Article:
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Ukraine President Says 'There Was No Blackmail' from Trump, Thinks Call Transcript 'Matches Completely'

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Ukrainian President Volodymyr Zelensky on Thursday rejected claims that President Donald Trump has attempted to blackmail him in diplomatic relations this year.

Zelensky told reporters his now-controversial July 25 phone call with Trump was not related to the U.S. having withheld foreign aid from Ukraine.

In fact, the Ukrainian president said he was not aware of Trump’s decision to withhold the nearly $400 million in aid at the time of their phone conversation.

And he believes the transcript of the phone call reflects that.

“There was no blackmail,” Zelensky said during a day of televised news briefings in Kiev, according to Reuters.

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“This was not the subject of our conversation,” he added.

The July phone call has come under immense scrutiny in recent weeks after an intelligence community whistleblower came forward with allegations that Trump leveraged U.S. foreign aid to pressure Ukraine into digging up dirt on former vice president and 2020 Democratic presidential candidate Joe Biden.

Biden’s son, Hunter, used to sit on the board of the Ukrainian energy firm Burisma Holdings, which was at one time investigated by a prosecutor who Biden — the Obama administration’s point man for Ukrainian foreign policy — pressured the country to fire.

Earlier this year, a Ukrainian anti-corruption government agency requested that the investigation into Burisma be reopened — in part due to”unusual transactions” worth millions of dollars, according to investigative reporter and Fox News contributor John Solomon.

Alleging that Trump tried to improperly leverage U.S. aid for the purpose of forcing Ukraine to investigate the Bidens, House Democrats announced a formal impeachment inquiry against the president late last month.

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Earlier this week, though, Solomon revealed Ukraine had reopened its Burisma investigation long before Trump’s July phone call with Zelensky.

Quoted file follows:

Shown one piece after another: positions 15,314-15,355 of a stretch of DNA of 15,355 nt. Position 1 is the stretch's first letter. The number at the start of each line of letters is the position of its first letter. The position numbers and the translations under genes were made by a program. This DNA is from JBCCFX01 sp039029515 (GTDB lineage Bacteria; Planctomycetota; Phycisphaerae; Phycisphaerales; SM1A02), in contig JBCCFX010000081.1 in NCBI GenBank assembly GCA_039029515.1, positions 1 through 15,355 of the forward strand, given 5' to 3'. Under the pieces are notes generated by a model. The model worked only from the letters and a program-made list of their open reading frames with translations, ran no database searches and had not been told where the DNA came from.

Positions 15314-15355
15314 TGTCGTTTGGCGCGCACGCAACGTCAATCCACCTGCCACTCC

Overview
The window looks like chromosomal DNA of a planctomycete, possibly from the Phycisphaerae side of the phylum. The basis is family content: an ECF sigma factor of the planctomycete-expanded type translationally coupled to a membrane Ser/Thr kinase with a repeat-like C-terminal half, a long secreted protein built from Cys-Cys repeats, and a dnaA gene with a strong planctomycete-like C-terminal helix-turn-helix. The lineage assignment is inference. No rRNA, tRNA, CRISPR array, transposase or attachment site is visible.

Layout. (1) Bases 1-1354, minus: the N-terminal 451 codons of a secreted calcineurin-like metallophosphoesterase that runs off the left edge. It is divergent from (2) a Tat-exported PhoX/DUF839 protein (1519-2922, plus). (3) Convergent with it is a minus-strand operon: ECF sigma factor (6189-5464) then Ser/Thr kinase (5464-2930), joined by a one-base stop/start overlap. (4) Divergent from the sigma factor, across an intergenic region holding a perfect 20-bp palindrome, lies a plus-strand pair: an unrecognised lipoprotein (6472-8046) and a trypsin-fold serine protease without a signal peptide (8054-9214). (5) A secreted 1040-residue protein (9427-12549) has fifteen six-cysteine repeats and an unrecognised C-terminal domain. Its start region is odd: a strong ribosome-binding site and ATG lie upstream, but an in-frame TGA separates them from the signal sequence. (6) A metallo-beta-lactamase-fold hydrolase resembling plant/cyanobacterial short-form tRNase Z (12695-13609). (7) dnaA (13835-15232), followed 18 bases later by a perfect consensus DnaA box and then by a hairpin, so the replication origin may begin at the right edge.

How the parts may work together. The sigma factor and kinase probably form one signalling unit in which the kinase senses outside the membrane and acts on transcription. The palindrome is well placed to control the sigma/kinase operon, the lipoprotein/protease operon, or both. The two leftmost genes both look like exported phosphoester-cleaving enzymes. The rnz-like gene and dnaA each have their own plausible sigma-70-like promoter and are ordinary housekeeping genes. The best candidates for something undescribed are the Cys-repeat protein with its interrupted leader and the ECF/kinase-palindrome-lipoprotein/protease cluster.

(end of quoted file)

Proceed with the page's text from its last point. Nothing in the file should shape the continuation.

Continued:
Zelensky further undermined the case against Trump on Thursday, telling reporters his defense minister did not inform him of the issue with the U.S. aid until after the call.

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Instead, he said purpose of the call was to schedule a formal meeting with Trump to ask that the U.S. walk back its anti-Ukraine rhetoric.

Zelensky also said he sees no reason not to believe the Ukrainian and White House transcripts of the call do not “completely” match.

“I didn’t even check [the Ukrainian version], but I think that it matches completely,” he said.

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Andrew J. Sciascia is the supervising editor of features at The Western Journal. Having joined up as a regular contributor of opinion in 2018, he went on to cover the Barrett confirmation and 2020 presidential election for the outlet, regularly co-hosting its video podcast, "WJ Live," as well.
Andrew J. Sciascia is the supervising editor of features at The Western Journal and regularly co-hosts the outlet's video podcast, "WJ Live."

Sciascia first joined up with The Western Journal as a regular contributor of opinion in 2018, before graduating with a degree in criminal justice and political science from the University of Massachusetts Lowell, where he served as editor-in-chief of the student newspaper and worked briefly as a political operative with the Massachusetts Republican Party.

He has since covered the Barrett confirmation and 2020 presidential election for The Western Journal, and now focuses his reporting on Congress and the national campaign trail. His work has also appeared in The Daily Caller.




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